“What indeed? Keep to our limp little ruffs or start a new trend, I warrant. But as for fancy foreign imports, I draw the line at French cooking. They actually eat frog legs,” Elizabeth said with a shudder, “and who knows what else they try to hide under all those strange sauces. The Earl of Leicester’s looking for a Frenchie cook, and I told him I don’t trust one of them worth a fig in a kitchen I’m eating from.”

  “But won’t there be French stuffs to buy at the shops in Sir Thomas Gresham’s new mercantile exchange when it’s finished? That’s what else is on everyone’s lips in London, how your money man, as they call him, looks like he’s building a place bigger even than his house on Bishopsgate. After he’s lived abroad in Antwerp all these years, they say he’s building a barn house just like the Flemish built there.”

  “Not a barn house, my Meg—a bourse.”

  “That’s right—a bourse, just like the foreign one.”

  Frowning, Elizabeth leaned on an elbow into a recessed window overlooking the Thames. She pushed the mullioned pane farther ajar to catch the crisp breeze off the river. The autumn sun felt fine, but with it in her eyes, even leaning out a bit, she couldn’t see far in the direction where Gresham’s great endeavor was under way.

  “Sir Thomas Gresham’s new financial and shopping establishment,” the queen said, “may be inspired by the mercantile exchange in Antwerp, but it is to be an English exchange house, with shops to sell our goods as well as some of the finer imported ones. But predominantly English, not foreign, for that belief has always undergirded his philosophy even when he’s lived abroad.”

  Sir Thomas Gresham was her chief financial advisor and one of the new breed she was relying on in her reign: men of exceptional talent, not necessarily of noble birth; men like William Cecil himself, who had been Thomas Gresham’s mentor. Brilliant and adept in international finance, Gresham had risen fast and far under her brother, King Edward. Elizabeth’s sister, Queen Mary, had dismissed him because he was not Catholic, but Hugh Dauntsey, the man Mary had put in charge, made such a botch of England’s foreign financial affairs that she had eaten royal crow and brought Gresham swiftly back.

  In Elizabeth’s reign, Thomas had helped her pay off foreign debts at good rates and strengthened English coinage, which her father had debased with all his wild spending. Gresham had been her eyes and ears abroad, living in Antwerp in Flanders but traveling widely. She admired and relied on him so heavily she had knighted him. Even though her lord treasurer, William Paulet, who had served the Tudors even longer than Gresham had, often spoke against the younger man as rash and too freethinking, she would bet her kingdom on Gresham. More than once, when it came to the fashions of finance, she already had.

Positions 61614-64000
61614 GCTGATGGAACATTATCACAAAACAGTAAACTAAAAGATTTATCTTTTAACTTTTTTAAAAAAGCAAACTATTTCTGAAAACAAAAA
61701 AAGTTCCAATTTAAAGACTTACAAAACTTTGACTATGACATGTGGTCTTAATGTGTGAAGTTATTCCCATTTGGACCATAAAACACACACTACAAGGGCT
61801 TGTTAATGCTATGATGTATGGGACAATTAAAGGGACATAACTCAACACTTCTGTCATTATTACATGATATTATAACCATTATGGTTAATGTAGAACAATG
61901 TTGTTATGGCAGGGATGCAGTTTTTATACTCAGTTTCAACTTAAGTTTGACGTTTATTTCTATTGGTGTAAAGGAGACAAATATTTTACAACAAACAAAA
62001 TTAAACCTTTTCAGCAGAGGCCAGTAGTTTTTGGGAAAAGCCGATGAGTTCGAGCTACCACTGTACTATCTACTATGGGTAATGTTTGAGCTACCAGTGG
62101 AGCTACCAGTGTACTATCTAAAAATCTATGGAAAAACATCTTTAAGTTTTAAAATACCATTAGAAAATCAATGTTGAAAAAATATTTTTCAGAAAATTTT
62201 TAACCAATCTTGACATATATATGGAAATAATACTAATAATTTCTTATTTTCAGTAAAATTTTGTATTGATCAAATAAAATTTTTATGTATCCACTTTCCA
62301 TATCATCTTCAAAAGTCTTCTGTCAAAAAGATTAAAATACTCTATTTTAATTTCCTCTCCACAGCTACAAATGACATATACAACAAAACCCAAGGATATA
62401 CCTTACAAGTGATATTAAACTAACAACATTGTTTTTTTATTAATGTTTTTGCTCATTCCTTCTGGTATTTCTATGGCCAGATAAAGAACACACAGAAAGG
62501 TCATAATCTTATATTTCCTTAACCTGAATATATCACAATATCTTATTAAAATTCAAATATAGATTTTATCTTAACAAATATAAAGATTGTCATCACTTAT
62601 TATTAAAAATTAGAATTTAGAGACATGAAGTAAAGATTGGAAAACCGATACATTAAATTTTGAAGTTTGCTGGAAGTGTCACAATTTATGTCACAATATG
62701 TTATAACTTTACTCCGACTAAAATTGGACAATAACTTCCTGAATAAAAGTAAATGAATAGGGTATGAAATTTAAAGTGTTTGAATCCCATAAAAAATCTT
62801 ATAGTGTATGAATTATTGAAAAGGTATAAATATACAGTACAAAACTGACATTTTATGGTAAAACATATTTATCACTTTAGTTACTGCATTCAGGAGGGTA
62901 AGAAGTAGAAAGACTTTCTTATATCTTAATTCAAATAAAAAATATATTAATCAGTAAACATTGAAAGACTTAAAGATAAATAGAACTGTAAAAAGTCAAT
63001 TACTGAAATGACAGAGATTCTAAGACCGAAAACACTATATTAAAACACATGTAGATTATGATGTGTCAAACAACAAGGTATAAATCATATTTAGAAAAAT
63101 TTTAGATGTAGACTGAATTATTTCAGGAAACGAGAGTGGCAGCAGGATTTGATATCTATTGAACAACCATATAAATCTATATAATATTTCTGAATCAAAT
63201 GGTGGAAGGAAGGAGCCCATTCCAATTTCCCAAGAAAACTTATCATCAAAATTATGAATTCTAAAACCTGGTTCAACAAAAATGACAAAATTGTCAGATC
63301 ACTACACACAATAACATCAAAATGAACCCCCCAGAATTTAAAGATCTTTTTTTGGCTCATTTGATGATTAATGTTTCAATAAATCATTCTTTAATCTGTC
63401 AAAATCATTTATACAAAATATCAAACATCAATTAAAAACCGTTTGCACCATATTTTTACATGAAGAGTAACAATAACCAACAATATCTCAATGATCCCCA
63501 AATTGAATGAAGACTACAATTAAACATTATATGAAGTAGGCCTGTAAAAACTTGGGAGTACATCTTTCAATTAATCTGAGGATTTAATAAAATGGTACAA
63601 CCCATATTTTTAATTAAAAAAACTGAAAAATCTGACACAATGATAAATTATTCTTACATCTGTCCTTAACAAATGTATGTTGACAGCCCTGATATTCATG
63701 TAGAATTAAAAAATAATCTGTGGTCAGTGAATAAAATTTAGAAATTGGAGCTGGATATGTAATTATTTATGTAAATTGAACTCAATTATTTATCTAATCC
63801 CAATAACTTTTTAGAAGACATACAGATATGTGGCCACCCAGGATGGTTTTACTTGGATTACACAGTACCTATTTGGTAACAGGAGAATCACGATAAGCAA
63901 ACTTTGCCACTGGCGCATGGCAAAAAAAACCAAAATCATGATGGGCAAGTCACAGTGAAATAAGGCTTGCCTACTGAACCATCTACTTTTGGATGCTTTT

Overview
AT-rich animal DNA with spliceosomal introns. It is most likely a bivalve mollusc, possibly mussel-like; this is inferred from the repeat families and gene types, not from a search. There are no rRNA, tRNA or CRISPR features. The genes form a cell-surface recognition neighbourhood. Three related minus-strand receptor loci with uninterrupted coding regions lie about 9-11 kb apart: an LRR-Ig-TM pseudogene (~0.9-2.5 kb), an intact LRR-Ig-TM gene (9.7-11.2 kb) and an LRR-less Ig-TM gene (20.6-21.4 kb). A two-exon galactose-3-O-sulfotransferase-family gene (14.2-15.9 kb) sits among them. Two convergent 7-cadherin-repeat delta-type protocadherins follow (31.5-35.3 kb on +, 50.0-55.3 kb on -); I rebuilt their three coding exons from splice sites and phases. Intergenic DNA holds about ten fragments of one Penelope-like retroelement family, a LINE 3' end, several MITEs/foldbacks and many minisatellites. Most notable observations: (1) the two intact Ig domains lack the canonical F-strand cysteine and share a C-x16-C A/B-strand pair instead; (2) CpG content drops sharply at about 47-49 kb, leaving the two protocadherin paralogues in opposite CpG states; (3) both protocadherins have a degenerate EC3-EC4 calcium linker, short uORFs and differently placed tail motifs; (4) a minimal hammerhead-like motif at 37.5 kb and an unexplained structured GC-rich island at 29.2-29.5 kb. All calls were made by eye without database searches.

“Meg, when you go out, have the guards send a secretary and a rider to me. I believe I will inform Sir Thomas that I will come myself to see this new wonder of our age.”

  The queen set out that afternoon garbed like a prosperous merchant’s wife in a sturdy, dark worsted gown, the hood of a cloak pulled over her red head. With three others, she went by unmarked barge to the river steps at Dowgate Street. Lady Rosie Radcliffe, likewise attired, attended Elizabeth with two plainly dressed, armed guards. These were her most trusted yeoman, Clifford, and her longtime protector, Stephen Jenks.

  Sir Thomas Gresham, with two of his men waiting with horses, met the incognito party at the landing. He was dressed in somber black, not in mourning for his son or to match the current style but because he always wore that practical, businesslike hue.

  Gresham at forty-seven was beginning to sho
w his age. Furrows lined his brow, and crow’s-feet perched at the corners of his gray-blue eyes. His taut lips were framed by a trimmed silvered beard. Thinner than usual, almost gaunt, he leaned on a walking stick and limped markedly from being thrown and nearly crushed to death by his horse six years ago.

  The queen realized her money man had also been aged by grief. Two years ago he had lost his only son and heir at age twenty from malignant fever. Thomas and his wife, Anne, had a young daughter they had adopted in Antwerp, but she could hardly inherit the massive Gresham fortune. So Sir Thomas had decided to spend part of his wealth on his huge building project to help his homeland and perpetuate his name.

  “Thomas, I am pleased you recognize me without the fabulous pearls you brought me,” she jested as they huddled together at the windy watergate. “I thought it best you give me a tour without a lot of to-do and hangers-on.”

  “I am honored, Your Majesty. I believe this exchange will be a star in the crown of your capital city, and I am proud to show it to its crowned queen, even in fledgling form as it is. And, I must say, this project has begun a building boom in other parts of the city.”

  The mutual admiration between the financial genius and his queen ran deeper than many knew; theirs was a meeting not only of minds but of memories. Thomas had been one of the first to pledge allegiance to Elizabeth when she became queen, and he had served on her first council. He, too, had lost his mother when he was but three and knew what it was to have a stepmother. Like the queen, he’d had a powerful father, albeit a commoner, in whose footsteps he walked: His sire had been high sheriff and lord mayor of London as well as founder of the Gresham family fortune through trade with the Merchant Adventurers.

  Jenks cupped his hands to give Elizabeth a boost up to her mount, and she lifted her knee over the horn of the sidesaddle to settle herself. With a guard before and behind her, the party strung out along Dowgate, heading north toward Cornhill in the most mercantile part of town, crowded with shops and livery company halls. This late in the day, the hawkers’ cries were few, as many were already home. By now goodwives or servants had purchased whatever would grace the tables of London this evening before darkness fell.